“The players need to see another person,,” he said. “Another coach, with different words and another methodology.”
He wanted the players to keep winning, and he didn’t think that was possible with him as coach. That speaks of his humility.
"our third champions league was the most beautiful of all"
Despite all the difficulties, we reached a third consecutive Champions League final, this time against Liverpool (below) The pressure was greater than ever because of our poor season in La Liga and the Copa del Rey. In the build-up to the game, we looked for a way to relax the group – and we found it in basketball.
Many of them liked basketball, so we went to the Real Madrid basketball team’s facilities in Valdebebas and organised a game. The players had a great time; they were able to disconnect and put aside the pressure.
A few days later, we won our third Champions League in a row. It was the most beautiful of all.
Once Zizou had announced his departure from Real Madrid in a press conference with Florentino Pérez, the first thought we had was to rest with our families. But that didn’t last long.
We soon started watching matches – I’d never had so much time to do so – to continue improving our working methodology. Every month I met with Zizou to talk about what we had seen. Football is evolving, and one way to evolve with it is to watch a lot of games. It allows you to think about different things with a perspective further away from the day-to-day work.
Zizou’s plan had been to coach a team in Europe, but in March 2019 – less than a year after we had left – we returned to Real Madrid. Honestly, I didn’t expect it. I thought he wanted to coach another team. It was a surprise, but the reason he made that decision was very simple.
“They need us there. The club, and the players.”
"we needed to balance the team – we weren't going to have 50 goals a season from cristiano"
Zizou made that decision from the heart, even though he was aware that the challenge was going to be very difficult. Much more so than the first time.
We arrived in March, with no objectives for the team: we were nowhere near the top of La Liga, and eliminated from both the Copa del Rey and the Champions League. We had to maintain a competitive level despite all of this, and to start to prepare for the following season – when for the first time we would no longer have the goals of Cristiano, whose presence had already been sorely missed that season.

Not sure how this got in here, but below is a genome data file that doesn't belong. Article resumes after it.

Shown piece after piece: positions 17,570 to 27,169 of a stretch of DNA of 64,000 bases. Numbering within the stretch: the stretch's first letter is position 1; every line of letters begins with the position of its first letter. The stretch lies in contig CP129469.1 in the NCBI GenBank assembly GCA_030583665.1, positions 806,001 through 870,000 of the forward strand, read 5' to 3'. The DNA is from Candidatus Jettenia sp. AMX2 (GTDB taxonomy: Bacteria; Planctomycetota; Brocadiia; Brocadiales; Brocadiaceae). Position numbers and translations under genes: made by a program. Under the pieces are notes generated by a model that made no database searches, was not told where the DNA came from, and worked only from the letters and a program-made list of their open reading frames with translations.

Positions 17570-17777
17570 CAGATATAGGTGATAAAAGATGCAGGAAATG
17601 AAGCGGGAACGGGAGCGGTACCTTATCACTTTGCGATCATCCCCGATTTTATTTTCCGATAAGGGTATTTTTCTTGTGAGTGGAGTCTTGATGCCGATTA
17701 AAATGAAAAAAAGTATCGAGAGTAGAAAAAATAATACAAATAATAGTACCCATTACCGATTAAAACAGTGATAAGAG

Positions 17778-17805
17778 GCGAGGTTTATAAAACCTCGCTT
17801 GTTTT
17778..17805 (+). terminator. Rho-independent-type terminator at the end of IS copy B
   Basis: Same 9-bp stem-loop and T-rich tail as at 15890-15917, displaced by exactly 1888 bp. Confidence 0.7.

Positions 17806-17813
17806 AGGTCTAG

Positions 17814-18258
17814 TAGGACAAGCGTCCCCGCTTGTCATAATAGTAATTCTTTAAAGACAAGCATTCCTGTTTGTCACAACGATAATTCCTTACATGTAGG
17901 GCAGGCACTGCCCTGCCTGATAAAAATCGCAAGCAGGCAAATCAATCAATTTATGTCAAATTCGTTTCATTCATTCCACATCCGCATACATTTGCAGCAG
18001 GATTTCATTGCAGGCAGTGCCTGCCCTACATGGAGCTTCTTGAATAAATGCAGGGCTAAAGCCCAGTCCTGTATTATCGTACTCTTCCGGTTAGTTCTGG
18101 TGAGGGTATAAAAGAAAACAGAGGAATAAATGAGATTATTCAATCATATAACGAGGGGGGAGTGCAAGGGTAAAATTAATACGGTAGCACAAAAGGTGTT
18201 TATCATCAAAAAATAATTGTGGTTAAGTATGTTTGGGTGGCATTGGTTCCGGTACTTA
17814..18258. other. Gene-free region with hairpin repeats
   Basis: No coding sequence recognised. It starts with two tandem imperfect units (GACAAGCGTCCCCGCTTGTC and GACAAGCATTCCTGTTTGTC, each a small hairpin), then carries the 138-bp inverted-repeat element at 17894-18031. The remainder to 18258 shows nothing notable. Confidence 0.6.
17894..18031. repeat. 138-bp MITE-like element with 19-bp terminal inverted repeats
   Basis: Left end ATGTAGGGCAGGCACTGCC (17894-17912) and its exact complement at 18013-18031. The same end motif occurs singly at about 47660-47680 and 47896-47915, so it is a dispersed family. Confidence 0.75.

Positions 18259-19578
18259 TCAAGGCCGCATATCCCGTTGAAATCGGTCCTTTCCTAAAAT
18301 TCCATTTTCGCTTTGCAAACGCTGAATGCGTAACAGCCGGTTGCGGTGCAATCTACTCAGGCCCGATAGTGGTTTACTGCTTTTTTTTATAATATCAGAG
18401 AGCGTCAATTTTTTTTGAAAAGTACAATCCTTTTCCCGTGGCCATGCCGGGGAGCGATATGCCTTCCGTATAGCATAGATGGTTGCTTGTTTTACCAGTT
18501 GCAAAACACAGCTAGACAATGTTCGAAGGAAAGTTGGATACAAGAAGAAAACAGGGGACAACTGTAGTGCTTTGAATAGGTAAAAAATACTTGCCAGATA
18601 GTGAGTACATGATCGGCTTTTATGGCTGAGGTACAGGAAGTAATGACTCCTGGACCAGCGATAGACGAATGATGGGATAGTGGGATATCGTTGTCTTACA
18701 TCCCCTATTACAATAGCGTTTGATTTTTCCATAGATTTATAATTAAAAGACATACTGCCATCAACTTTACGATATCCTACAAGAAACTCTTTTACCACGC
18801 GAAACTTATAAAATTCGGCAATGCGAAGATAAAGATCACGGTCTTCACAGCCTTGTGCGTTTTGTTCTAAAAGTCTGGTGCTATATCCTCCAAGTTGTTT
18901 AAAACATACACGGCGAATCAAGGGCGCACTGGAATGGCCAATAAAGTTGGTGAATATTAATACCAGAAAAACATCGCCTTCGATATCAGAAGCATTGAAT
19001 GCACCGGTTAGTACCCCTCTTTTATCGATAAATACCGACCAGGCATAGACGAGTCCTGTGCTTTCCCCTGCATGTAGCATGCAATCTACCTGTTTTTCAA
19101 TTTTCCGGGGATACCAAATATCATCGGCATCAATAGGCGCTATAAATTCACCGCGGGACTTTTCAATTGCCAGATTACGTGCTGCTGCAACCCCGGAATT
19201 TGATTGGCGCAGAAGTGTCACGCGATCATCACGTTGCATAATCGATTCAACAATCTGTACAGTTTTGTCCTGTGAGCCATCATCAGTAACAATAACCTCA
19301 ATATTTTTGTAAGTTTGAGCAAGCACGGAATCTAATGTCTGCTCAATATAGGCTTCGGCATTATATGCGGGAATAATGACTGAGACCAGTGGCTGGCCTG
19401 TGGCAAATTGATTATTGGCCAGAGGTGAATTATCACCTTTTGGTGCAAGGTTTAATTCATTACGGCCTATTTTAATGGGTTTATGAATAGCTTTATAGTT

What we did was to rethink the team tactically on a defensive level. We needed to balance the team to keep winning, as we weren't going to have those 50 goals a season from him. We made a tactical change at full-back; instead of both full-backs pushing forward, as in our first spell, only one would do so. Sometimes we also defended with a lower block, leaving space to target on the counter-attack.
The pandemic forced us to rethink everything as we approached the end of the season, with 11 matches to be played in unfamiliar conditions. With the coaching staff, we designed an unusual kind of pre-season, where we approached each game as if it were a Champions League final. We had to win no matter what, and for that we needed to be physically very well prepared from the first game. If we wanted to win the league, we couldn’t fail.
The results could be seen on the pitch: 10 straight wins and a draw to finish the season. We finished top of La Liga by five points – a well-deserved title because of the way we had prepared everything.
The following season, however, it was difficult to find a good plan. If I remember correctly, I don’t think we could once repeat the same starting XI all year because of injuries.
"i trust in my own leadership, and i have a strong capacity for resilience"
But we don’t regret it; that experience helped us to learn a lot. We grew as coaches, because we had to vary our systems – we started to play with three at the back and prepared the youngsters to play. Every match day ended up becoming a challenge to produce a competitive team at all levels.
It is true what people say – finishing a season without titles at Real Madrid is a failure. For us, however, failure is not trying. I think it was a positive season in the sense of how, despite the difficulties, we fought for every trophy.
For me individually, there was a key moment when Zizou had Covid. That’s when I had to take charge of the team for a few days. It turned out to be a great experience. I saw that I had the ability to manage a team in training.
Then, when Zizou told me he was going to take a break, he said to me: “You must continue. You are capable, and you have the tactical knowledge to do your job. But you also have the management side of the players. You have got on very well with the players at Real Madrid, which is not easy.”
The idea of being a head coach started to cross my mind.
After the summer of 2021, I felt that I had a lot of energy and the desire to take the next step. I am a person who trusts in my own leadership; I have my personality and my idea of the game, but I also have a strong capacity for resilience. In football, that’s the day-to-day pressure, and I have been lucky enough to experience it at the highest level thanks to Zizou.
He was the first person I told that I had made this decision.
The time has come, and I’m ready.
Author: Tony Hodson